So, in this initial example you became aware that you wish you had kept in physical contact with someone you cared about, then allowed the specific to generalize to a description of your relations with people (not to say the entire outside world!) in general. Had you left matters there (as you would have been inclined to do, had you not paid attention to it), [it would have amounted to] a vague regret, even a pointed regret, and nothing changed. But as we held your attention there, we tacitly pointed out that you were assuming an inability to change your pattern. Like all assumptions, it was automatic, unconscious, hence not within your control. Like all such uncontrolled mechanisms, once made conscious it became under your control. So once you looked at it, you saw that of course there is no need to assume you can’t change; only, neither grim determination nor blind optimism will do it. You need to know what, you need to know how. It isn’t hard, but you need to use the right tool for the job. Hammers don’t turn nuts, and neither do good resolutions. Wrenches do; possibly you can even turn it by hand; but you don’t get torque by hammering.

I get it.

So next you look at the roots of the unconscious assumptions. What made you think you couldn’t change pattern? Then, how did the old patterns serve you? Then, how have your needs and possibilities changed? Then, how could you reprogram that particular robot or habit-system or Helpful Henry so as to give you what you want right now?

And it is always what you now want. You may change your mind later, but consciousness is now, not then. You may be conscious of other times, but you are still conscious – if you are conscious – only now, whenever now may be.

Ram Dass said it long ago, and I remember struggling to understand what he was talking about. Be Here Now. It seems so obvious.

Times move, and you move with them. Every external age has its unique pattern of what is easier or harder. This is an aspect of “external” that so far we have ignored. But, not today. For today, yes, Be Here Now. That is the key, because no work can be done in sleep, as you know Gurdjieff said.

Suppose I hadn’t given you a place to pause right away, around the issue of choice. What might have come next?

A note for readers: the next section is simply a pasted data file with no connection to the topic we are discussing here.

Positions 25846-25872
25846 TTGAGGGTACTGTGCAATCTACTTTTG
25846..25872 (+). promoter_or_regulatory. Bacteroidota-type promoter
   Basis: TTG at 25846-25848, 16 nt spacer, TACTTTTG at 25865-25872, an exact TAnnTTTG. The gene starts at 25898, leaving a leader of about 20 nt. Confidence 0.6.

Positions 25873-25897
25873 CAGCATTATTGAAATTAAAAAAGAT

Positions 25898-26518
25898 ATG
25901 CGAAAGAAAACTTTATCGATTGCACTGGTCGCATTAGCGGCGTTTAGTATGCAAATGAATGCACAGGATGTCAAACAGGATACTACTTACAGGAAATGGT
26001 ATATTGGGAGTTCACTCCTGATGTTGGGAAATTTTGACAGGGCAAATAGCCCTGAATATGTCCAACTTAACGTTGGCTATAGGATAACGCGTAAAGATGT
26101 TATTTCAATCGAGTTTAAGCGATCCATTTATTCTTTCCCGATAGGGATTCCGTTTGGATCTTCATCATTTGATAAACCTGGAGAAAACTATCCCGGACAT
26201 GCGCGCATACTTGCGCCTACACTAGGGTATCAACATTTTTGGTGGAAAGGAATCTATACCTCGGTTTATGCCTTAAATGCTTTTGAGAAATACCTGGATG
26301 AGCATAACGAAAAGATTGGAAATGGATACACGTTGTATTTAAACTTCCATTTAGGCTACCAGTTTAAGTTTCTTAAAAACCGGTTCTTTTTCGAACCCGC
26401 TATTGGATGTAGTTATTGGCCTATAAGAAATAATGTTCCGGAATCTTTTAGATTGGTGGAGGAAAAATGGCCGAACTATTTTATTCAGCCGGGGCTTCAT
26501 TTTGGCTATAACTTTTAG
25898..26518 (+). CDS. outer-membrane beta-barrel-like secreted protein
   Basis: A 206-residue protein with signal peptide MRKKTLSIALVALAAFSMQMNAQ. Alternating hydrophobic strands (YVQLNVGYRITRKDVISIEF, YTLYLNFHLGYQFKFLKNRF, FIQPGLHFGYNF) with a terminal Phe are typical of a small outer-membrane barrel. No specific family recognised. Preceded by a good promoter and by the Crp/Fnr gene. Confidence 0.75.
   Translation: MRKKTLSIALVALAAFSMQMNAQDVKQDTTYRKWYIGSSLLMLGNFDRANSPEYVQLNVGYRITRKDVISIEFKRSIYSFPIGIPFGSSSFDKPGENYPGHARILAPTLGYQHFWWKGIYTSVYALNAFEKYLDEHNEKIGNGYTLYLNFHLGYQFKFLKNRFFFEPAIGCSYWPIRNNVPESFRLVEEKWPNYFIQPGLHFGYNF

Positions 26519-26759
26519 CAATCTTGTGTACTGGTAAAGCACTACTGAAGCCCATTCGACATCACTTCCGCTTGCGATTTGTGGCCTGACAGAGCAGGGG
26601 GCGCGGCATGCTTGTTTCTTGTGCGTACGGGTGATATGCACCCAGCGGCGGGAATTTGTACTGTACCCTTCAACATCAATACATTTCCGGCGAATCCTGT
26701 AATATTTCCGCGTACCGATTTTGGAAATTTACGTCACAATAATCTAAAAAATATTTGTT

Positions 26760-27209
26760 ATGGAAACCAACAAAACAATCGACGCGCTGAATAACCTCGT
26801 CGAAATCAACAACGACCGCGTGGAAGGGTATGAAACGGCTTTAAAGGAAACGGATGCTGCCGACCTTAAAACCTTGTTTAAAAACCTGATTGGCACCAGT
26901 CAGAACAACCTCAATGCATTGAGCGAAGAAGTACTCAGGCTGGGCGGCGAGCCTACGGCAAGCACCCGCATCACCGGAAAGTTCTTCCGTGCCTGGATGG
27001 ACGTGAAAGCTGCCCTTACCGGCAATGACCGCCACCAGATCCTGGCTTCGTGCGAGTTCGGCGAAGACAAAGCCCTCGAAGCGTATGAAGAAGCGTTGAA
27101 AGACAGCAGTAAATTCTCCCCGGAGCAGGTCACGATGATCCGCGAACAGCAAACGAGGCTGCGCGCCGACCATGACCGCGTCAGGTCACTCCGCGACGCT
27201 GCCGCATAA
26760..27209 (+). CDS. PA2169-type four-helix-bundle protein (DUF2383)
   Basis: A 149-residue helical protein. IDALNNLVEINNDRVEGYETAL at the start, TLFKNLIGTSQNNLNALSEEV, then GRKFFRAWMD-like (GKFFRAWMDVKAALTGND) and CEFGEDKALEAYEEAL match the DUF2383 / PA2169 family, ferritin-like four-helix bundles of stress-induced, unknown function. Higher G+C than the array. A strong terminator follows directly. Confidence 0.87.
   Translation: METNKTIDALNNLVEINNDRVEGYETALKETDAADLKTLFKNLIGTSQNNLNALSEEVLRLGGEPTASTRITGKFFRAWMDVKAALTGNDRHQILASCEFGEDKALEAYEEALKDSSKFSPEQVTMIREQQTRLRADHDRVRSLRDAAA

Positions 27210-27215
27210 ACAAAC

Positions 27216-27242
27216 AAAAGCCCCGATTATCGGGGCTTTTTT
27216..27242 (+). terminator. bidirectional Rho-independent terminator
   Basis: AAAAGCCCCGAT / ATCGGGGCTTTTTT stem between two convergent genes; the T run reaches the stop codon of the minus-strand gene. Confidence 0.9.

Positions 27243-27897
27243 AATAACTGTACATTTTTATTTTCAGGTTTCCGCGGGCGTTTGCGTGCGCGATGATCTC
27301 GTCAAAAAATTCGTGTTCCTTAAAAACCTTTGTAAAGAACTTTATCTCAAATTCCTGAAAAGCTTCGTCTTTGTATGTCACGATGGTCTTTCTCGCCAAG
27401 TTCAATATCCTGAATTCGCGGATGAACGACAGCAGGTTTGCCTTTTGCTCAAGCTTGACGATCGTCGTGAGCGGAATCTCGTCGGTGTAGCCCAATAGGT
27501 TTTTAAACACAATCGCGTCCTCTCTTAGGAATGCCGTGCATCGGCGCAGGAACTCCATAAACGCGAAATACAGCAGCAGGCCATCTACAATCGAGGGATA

It might have gone in any of several directions. (And it still may, of course. It’s up to you, and certainly doesn’t need to be done in public.) One might be, what did (do) you get out of leading so unnecessarily solitary a life. Another, what led you there? Another, what are the trade-offs involved, and are your first assumptions about tradeoffs accurate. It could go in many directions peculiar to you the individual involved. But the generalized pointer we are providing is simply: Pay attention to the things that seem to be floating around in your semi-conscious moment-to-moment mind; these things will provide you with a menu of things available to be more fully understood and, if desired, changed or eliminated. The rest is merely technique, and a pretty simple one, at that, as described.

And there’s your hour.

Interesting. Shorter than usual, but filled with meat. Our thanks, as always.


One thought on “Only Somewhat Real: Sparks

  1. The power of things “once made conscious” still amazes me. I know that sometimes that’s all it takes, for change to happen, even if it’s a habit I’ve carried for years. Thanks for the words that sparked.
    Also, this isn’t the first time they’ve mentioned your “unnecessarily solitary” life, which is intriguing to me since I’m an introvert with hermit tendencies that these lockdowns have activated. I love it, but I see where it’s good to ask why.

Leave a Reply

Your email address will not be published. Required fields are marked *

This site uses Akismet to reduce spam. Learn how your comment data is processed.